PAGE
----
How ‘brown fat’ and an icy swim may help you lose weight

Does the thought of an icy water swim in the middle of winter excite you? Does the phrase ‘brown fat’ conjure up nice images?

If you’re anything like me, your answers to both questions will be a resounding, “No!” But the two combined may provide a path to weight loss and an answer to obesity.

According to Professor Camilla Scheele, from the University of Copenhagen, the latest scientific evidence suggests cold water swimming could help play a role in shedding kilograms.

So where does the not very nice-sounding ‘brown fat’ come in?

Well, let’s start by giving it its proper name, the slightly more palatable ‘brown adipose tissue’. This particular type of tissue differs from regular ‘white’ fat in that it is ‘switched on’ when exposed to low temperatures.

Read: Health benefits of swimming

Once activated, brown adipose tissue produces heat, which in turn warms your body, helping to protect you against the cold to which you have subjected yourself. And basic physics tells us that to produce heat, we need to burn energy.

That leads us nicely to a seemingly growing number of people who ‘indulge’ in a winter swim in icy waters.

Sydney is known for its Bondi Icebergs and Coogee Penguins, while in the even colder winter climes of Melbourne, the Port Melbourne Icebergs and the Brighton Icebergers are two of the groups that take the plunge.

In Scandinavia, though, where winters make Melbourne’s feel like summer, it’s been a popular pastime for decades. Most who partake swear by its recuperative powers, and the brown fat equation backs them up.

Prof. Scheele, who was in Melbourne for the World Obesity Congress, said the exact interaction between ice swimming and weight loss was still not fully understood, but research she led has found a compelling link between the practice and improved health outcomes.

Read: Why eating late at night is so bad for weight loss

That research involved a comparison of two groups of Danish men – one that practised winter swimming and the other, a group of identical age and fitness levels, that did not.

Prof. Scheele found that the winter swimmers coped better with immersion in cold, produced more heat and consumed more energy.

“Our results point to winter swimming as an activity that could increase energy expenditure, thus proposing a new lifestyle activity that might contribute to weight loss or weight control,” said Prof. Scheele in her recent visit.

Read: Things you only know if you love wild swimming

In an article Prof. Scheele co-wrote with her colleague Jo B. Henningsen last year, she highlighted the hypothalamus, a structure deep in your brain, as playing a major role in the process.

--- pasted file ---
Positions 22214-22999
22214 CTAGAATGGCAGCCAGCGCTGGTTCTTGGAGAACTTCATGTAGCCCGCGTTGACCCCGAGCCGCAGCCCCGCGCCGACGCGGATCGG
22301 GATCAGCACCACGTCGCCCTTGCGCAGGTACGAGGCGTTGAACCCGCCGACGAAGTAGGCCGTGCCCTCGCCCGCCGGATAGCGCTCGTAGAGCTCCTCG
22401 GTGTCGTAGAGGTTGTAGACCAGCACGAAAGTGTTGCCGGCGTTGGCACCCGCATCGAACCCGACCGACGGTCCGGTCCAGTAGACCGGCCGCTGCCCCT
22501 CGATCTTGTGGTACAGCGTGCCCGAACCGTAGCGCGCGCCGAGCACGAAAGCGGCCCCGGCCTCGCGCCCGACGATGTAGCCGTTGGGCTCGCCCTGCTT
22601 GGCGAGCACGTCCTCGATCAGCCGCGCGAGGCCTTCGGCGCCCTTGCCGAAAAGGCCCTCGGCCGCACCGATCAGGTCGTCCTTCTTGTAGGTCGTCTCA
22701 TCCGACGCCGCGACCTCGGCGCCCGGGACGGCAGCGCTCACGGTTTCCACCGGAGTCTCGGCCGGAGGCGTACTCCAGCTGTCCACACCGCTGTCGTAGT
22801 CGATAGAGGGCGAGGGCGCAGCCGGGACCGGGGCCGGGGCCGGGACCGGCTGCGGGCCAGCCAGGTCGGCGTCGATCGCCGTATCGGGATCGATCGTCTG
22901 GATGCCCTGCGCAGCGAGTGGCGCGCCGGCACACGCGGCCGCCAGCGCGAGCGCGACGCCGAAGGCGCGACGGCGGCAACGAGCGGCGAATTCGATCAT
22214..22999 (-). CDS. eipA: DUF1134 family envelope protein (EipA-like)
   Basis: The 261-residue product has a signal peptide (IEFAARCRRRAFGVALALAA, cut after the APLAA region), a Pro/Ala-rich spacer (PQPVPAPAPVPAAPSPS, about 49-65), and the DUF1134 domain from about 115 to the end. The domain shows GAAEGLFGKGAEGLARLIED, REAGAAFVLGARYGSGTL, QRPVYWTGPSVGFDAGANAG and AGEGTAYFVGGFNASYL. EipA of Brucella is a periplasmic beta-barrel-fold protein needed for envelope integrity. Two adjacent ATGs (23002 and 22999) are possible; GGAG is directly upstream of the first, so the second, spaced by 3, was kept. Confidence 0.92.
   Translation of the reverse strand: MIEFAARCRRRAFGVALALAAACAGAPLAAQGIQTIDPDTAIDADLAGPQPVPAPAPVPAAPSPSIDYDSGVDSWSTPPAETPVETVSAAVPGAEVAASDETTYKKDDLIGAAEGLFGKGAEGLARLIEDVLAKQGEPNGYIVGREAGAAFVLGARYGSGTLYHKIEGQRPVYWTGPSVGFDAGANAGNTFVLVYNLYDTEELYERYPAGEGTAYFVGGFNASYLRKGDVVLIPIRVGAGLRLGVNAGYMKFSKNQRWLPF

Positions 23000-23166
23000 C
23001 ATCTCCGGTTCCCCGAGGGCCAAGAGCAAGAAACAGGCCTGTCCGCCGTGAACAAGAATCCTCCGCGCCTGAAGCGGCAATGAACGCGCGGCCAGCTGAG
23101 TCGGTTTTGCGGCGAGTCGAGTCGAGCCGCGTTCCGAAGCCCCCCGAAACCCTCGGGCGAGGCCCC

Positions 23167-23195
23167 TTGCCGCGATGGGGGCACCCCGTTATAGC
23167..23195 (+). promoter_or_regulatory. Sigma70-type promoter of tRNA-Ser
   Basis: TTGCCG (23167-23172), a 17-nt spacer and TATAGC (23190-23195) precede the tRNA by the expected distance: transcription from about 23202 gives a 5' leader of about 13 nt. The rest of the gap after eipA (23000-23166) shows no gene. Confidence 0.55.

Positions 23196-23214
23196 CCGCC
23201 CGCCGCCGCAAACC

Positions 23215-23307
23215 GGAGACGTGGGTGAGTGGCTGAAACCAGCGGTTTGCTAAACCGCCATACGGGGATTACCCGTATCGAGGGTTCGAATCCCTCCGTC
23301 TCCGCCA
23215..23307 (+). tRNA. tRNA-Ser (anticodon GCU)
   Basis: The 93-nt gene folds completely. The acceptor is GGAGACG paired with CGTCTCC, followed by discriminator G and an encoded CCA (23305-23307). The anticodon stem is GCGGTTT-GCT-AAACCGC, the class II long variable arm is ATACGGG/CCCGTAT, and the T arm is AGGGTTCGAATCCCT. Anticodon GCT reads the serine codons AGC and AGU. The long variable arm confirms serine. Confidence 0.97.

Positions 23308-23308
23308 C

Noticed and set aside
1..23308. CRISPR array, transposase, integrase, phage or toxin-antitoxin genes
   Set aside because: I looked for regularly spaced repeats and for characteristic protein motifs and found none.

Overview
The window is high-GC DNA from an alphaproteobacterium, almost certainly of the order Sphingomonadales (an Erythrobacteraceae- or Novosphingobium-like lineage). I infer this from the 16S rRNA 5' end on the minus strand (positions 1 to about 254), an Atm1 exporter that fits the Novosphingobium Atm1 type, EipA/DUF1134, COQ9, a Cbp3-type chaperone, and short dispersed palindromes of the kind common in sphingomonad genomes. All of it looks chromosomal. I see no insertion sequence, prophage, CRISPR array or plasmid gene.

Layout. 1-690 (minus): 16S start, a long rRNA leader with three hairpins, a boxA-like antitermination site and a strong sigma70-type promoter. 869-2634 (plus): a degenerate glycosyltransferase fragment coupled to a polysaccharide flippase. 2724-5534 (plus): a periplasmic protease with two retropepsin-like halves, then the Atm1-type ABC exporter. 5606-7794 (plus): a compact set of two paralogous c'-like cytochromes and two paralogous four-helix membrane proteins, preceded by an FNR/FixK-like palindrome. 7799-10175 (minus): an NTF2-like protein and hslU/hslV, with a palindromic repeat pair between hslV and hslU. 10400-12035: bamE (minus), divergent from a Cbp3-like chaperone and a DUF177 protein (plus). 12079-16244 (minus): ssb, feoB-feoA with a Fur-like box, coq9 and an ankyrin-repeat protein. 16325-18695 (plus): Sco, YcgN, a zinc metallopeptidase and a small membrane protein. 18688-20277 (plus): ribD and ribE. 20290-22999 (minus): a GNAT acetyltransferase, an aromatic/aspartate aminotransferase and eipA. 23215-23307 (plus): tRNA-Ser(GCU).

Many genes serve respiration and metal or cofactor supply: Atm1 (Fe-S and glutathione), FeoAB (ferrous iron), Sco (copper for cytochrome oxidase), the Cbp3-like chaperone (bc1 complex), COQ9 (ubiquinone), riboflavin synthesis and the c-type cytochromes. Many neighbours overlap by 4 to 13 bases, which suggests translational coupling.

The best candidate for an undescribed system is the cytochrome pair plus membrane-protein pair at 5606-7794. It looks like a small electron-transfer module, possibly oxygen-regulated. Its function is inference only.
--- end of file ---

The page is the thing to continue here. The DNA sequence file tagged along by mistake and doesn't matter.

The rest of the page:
Brown adipose tissue, the article says, “is regulated by multiple interactions with the hypothalamus from regions overlapping with centres for feeding behaviour and metabolic control”.

That may be one of the reasons that, as yet, they have found no convincing evidence for weight-loss effects of cold-activated human brown adipose tissue.

Nevertheless, most regular ‘icebergers’ claim to feel physically and mentally healthier as a product of their cold-water cavorting.

It sounds convincing, but for some reason the prospect of diving into frigid waters still gives me cold feet.

Have you taken the plunge and done some winter swimming? Would you consider doing it? Why not share your experience and thoughts in the comments section below?

Andrew Gigacz
Andrew Gigacz
Andrew has developed knowledge of the retirement landscape, including retirement income and government entitlements, as well as issues affecting older Australians moving into or living in retirement. He's an accomplished writer with a passion for health and human stories.


  1. Please note that the research as referred to here is by no means definitive and is just a “good” theory. The fat that is being discussed is the brown visceral fat that is stored within the abdominal cavity. I recall reading German research discussion well over a decade ago that linked the brown fat to thermoregulation of the body. It is more prevalent in men than women as when fat is stored, in women this goes first to their overall body subcutaneous layer white fat whereas in men, as there is no subcutaneous layer, it is diverted to the abdomen for storage, deposited as brown fat.
    The German research suggested that the trigger for the use of these deposits for warming the body was extended exposure to temperatures below 15 degrees C.
    As a weight loss exercise of working naked or lightly clad in your garden in winter there is no proof that you will slim down and have a trimmer tummy by the time spring arrives, but the outdoor exercise may be good for you in otherways. Discretion is advised as not everyone who can see you in your garden may find you visually appealing. (Or entertaining.)

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